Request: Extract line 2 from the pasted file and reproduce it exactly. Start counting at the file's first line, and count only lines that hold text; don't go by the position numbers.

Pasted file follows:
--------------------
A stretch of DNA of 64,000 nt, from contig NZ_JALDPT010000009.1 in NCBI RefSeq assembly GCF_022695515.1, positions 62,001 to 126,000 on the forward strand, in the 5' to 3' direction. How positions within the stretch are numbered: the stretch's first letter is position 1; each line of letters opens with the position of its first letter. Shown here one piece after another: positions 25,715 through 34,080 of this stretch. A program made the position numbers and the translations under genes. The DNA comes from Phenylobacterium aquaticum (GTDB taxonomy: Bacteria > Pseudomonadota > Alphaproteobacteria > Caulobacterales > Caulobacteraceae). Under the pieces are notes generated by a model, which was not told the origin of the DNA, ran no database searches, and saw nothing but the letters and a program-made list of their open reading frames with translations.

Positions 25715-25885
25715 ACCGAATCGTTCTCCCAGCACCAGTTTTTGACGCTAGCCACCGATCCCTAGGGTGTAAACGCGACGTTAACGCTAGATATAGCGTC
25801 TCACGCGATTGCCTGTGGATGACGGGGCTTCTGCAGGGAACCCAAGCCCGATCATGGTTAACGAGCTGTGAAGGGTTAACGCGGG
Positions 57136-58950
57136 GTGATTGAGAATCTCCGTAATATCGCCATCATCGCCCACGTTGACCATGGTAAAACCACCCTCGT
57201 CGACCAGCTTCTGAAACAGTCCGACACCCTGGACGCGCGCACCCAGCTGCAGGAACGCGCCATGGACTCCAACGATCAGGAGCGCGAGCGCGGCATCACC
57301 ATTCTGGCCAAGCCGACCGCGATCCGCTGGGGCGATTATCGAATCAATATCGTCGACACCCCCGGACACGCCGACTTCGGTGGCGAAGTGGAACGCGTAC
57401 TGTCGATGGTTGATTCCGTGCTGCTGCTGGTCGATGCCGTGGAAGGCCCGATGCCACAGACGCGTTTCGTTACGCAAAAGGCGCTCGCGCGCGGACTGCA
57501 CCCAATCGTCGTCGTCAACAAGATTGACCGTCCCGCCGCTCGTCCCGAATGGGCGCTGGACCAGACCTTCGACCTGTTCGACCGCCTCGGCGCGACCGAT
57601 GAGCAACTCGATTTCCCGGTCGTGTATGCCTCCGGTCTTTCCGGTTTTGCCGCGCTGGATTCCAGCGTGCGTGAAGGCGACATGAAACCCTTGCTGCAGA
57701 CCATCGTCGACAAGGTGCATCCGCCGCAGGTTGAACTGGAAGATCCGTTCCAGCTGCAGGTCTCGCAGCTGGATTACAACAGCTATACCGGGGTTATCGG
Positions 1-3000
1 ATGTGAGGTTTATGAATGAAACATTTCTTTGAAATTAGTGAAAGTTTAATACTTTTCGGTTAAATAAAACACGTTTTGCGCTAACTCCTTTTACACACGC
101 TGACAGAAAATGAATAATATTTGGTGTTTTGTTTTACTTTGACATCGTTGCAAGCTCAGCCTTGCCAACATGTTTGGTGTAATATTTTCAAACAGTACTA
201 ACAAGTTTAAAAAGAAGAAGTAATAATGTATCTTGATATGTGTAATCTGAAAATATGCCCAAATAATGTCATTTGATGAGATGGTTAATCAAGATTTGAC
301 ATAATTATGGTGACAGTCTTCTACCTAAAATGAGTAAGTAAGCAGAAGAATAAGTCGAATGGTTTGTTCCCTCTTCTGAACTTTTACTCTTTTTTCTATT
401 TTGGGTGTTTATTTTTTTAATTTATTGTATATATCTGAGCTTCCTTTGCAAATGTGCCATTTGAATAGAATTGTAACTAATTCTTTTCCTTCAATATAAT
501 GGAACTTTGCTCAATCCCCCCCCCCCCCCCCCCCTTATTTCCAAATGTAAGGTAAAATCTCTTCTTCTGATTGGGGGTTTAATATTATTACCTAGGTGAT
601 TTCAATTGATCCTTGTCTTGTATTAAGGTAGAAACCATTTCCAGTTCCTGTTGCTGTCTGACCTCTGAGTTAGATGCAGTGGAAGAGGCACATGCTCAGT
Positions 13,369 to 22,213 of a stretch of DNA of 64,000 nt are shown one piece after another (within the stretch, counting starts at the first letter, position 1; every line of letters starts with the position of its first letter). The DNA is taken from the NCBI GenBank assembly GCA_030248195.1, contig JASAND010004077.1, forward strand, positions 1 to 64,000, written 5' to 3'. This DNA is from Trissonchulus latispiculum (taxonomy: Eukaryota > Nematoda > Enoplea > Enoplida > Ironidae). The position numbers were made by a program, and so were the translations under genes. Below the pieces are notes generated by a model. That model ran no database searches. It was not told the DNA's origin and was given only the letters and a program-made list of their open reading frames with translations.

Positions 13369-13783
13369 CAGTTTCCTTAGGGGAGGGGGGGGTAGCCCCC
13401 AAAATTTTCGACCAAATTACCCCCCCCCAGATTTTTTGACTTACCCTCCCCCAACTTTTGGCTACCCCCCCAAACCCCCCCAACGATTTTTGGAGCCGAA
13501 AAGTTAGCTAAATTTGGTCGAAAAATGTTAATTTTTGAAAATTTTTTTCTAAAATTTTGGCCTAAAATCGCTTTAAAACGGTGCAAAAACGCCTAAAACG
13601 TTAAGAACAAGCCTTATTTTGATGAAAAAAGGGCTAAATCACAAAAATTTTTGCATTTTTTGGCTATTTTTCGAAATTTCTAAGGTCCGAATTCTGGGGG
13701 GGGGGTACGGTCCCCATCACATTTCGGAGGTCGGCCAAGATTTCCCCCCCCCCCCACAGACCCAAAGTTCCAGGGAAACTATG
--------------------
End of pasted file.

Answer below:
Positions 25715-25885